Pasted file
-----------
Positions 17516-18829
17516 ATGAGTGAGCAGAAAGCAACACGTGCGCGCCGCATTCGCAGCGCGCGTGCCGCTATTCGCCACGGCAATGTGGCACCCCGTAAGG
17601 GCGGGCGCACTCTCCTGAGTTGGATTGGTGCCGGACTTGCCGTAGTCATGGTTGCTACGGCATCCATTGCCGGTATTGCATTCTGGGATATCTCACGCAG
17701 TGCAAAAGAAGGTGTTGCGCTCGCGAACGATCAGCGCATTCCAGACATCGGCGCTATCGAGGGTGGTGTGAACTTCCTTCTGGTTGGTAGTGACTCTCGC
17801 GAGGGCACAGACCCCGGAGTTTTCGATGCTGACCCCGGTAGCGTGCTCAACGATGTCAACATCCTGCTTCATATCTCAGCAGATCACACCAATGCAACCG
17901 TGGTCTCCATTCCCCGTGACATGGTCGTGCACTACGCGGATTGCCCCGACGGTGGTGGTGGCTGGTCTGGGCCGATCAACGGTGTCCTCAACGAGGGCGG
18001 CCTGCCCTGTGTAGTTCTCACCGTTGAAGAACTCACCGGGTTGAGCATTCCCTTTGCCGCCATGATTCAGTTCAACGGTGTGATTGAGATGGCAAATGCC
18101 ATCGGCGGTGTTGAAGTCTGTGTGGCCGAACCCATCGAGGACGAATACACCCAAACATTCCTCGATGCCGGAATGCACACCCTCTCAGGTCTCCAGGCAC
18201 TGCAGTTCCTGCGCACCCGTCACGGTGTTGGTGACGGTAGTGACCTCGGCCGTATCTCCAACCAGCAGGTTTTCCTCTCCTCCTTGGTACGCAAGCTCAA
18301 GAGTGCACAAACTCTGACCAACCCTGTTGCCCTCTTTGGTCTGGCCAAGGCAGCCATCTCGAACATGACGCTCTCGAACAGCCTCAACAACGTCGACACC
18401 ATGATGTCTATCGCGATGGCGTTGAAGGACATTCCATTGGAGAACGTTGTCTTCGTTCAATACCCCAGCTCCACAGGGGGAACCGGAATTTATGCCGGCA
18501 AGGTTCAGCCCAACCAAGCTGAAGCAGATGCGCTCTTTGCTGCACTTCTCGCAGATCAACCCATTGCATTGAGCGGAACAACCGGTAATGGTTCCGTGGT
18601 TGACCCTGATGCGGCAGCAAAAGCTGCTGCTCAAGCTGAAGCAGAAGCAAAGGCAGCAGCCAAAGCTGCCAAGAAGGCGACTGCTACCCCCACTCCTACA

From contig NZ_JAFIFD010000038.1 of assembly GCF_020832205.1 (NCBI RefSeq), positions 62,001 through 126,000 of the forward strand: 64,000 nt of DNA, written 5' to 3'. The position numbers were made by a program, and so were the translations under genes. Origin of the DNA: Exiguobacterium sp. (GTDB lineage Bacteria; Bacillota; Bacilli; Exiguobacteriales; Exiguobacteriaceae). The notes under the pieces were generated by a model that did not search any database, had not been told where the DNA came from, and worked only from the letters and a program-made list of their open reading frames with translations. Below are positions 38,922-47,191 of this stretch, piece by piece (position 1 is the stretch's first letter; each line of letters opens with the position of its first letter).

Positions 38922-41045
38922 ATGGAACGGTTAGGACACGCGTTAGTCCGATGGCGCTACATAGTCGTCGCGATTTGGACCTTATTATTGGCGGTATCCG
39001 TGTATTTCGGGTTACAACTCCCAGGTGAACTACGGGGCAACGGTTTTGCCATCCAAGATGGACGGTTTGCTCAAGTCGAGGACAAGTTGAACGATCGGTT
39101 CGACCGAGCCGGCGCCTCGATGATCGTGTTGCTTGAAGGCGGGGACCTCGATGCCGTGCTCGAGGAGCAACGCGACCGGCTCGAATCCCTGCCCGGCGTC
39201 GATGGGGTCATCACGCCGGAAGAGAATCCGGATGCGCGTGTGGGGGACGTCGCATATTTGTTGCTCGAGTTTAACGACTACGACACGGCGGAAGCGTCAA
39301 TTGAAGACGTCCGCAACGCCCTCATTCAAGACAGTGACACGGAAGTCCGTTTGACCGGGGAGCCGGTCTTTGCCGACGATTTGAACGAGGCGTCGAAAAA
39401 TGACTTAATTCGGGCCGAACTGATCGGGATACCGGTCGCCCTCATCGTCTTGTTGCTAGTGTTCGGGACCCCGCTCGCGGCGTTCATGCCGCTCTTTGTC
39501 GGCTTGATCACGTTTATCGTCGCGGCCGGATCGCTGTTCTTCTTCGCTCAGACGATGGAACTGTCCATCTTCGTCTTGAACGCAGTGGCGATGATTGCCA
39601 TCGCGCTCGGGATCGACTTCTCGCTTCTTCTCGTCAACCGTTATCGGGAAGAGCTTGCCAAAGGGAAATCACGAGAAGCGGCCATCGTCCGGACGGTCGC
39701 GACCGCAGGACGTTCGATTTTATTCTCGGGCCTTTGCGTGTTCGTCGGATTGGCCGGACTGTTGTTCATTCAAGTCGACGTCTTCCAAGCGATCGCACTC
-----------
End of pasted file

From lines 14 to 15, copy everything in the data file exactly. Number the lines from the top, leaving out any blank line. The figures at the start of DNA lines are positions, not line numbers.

From contig NZ_JAFIFD010000038.1 of assembly GCF_020832205.1 (NCBI RefSeq), positions 62,001 through 126,000 of the forward strand: 64,000 nt of DNA, written 5' to 3'. The position numbers were made by a program, and so were the translations under genes. Origin of the DNA: Exiguobacterium sp. (GTDB lineage Bacteria; Bacillota; Bacilli; Exiguobacteriales; Exiguobacteriaceae). The notes under the pieces were generated by a model that did not search any database, had not been told where the DNA came from, and worked only from the letters and a program-made list of their open reading frames with translations. Below are positions 38,922-47,191 of this stretch, piece by piece (position 1 is the stretch's first letter; each line of letters opens with the position of its first letter).

Positions 38922-41045